* 1883 Paris
† 1956 Paris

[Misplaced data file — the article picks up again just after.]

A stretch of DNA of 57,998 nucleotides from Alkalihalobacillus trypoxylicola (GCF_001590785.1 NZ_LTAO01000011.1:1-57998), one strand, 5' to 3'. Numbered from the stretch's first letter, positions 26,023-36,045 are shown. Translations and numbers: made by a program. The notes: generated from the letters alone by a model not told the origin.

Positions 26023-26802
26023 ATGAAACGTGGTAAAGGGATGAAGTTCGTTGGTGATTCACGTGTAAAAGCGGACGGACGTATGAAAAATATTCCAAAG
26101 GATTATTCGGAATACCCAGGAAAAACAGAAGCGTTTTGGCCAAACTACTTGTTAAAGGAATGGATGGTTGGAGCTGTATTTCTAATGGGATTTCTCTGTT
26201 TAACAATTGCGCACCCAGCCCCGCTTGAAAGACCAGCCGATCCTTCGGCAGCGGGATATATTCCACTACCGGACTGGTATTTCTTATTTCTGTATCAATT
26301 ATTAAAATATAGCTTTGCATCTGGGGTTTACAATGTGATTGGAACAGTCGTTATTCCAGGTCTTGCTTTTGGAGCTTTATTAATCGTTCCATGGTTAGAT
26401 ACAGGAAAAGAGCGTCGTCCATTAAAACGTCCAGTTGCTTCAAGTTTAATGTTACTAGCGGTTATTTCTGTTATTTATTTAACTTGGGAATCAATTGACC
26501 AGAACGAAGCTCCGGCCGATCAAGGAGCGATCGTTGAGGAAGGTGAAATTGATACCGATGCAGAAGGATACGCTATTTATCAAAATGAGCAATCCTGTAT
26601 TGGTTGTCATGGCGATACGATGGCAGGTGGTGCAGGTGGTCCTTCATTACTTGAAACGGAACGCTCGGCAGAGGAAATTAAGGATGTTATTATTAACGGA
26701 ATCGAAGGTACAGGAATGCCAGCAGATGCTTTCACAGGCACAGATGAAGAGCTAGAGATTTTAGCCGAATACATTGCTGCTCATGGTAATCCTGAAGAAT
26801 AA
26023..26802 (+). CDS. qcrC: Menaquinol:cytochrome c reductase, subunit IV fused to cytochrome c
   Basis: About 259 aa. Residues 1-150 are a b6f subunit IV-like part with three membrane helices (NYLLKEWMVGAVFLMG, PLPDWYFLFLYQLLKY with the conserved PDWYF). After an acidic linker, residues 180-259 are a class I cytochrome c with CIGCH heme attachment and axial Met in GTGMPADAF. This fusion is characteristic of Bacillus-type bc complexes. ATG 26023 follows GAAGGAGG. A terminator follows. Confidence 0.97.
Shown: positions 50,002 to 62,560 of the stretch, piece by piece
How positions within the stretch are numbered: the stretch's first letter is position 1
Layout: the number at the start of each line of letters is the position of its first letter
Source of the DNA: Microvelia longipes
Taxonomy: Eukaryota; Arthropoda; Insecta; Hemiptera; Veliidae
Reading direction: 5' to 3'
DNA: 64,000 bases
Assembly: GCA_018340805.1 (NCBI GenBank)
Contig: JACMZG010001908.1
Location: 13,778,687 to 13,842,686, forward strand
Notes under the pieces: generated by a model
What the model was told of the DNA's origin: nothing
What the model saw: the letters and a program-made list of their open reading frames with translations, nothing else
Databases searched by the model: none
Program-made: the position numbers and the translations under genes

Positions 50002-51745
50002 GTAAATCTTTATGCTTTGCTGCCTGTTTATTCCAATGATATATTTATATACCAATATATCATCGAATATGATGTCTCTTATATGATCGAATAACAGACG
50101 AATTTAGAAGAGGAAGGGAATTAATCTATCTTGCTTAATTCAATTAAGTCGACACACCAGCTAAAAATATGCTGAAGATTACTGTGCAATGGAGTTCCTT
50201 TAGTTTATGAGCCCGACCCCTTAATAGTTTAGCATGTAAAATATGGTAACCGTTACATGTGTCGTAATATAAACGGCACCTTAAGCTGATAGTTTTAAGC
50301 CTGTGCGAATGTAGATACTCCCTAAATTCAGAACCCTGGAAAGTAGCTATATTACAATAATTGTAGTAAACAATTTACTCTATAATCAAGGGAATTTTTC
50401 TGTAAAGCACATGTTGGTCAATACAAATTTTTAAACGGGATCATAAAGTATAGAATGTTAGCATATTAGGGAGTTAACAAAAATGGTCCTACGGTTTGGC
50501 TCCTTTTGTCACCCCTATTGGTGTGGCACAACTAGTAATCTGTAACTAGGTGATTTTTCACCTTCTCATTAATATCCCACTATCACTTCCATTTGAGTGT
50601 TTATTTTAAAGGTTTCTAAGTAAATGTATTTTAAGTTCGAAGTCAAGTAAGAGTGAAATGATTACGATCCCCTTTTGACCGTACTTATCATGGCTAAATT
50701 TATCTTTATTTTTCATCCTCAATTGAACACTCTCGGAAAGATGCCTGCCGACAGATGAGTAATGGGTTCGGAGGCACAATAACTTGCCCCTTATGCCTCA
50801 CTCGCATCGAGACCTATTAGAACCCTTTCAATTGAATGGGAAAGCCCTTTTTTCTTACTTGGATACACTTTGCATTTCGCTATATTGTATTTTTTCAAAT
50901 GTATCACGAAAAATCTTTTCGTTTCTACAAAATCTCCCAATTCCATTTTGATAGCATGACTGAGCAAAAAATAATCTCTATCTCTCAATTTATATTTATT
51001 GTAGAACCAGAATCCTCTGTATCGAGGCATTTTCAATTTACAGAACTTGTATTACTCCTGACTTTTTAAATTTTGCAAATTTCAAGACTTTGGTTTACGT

Born on 31 October 1883 in Paris, the young Marie is sent to Sèvres in 1901 by her mother, where she gets familiar with porcelain painting. Her education continues at a school in Paris, followed by the academy Humbert, where she gets acquainted with George Braque. Being friends with the latter, she soon meets Picasso and Guillaume Apollinaire, who support her from this time on and integrate her into the discussions about art theory, which will soon lead to cubism. Laurencins own creative work, however, stays untouched by theoretical demands like this; it shows mainly lyrical motifs like gracile, dreamy young girls in pastel colouring and soft shading. By this colour-sensitive inventiveness repetitions of form and motif are varied. A stylistic influence from Persian miniature painting and the art of rococo can be made out in the works of Laurencin. In 1907 the artist makes her debut at the Salon des Indépendants, followed by a big exhibition at Barbazanges in 1912 and at P. Rosenberg in 1920. From 1924 on Laurencin also works on designing stage sets. She does the set for Diaghilew's "Ballet russe" or, in 1928, for the "Comédie Francaise", for example. Beyond that she illustrates books, e.g. André Gide's "La Tentative Amoureuse" and Lewis Caroll's "Alice In Wonderland".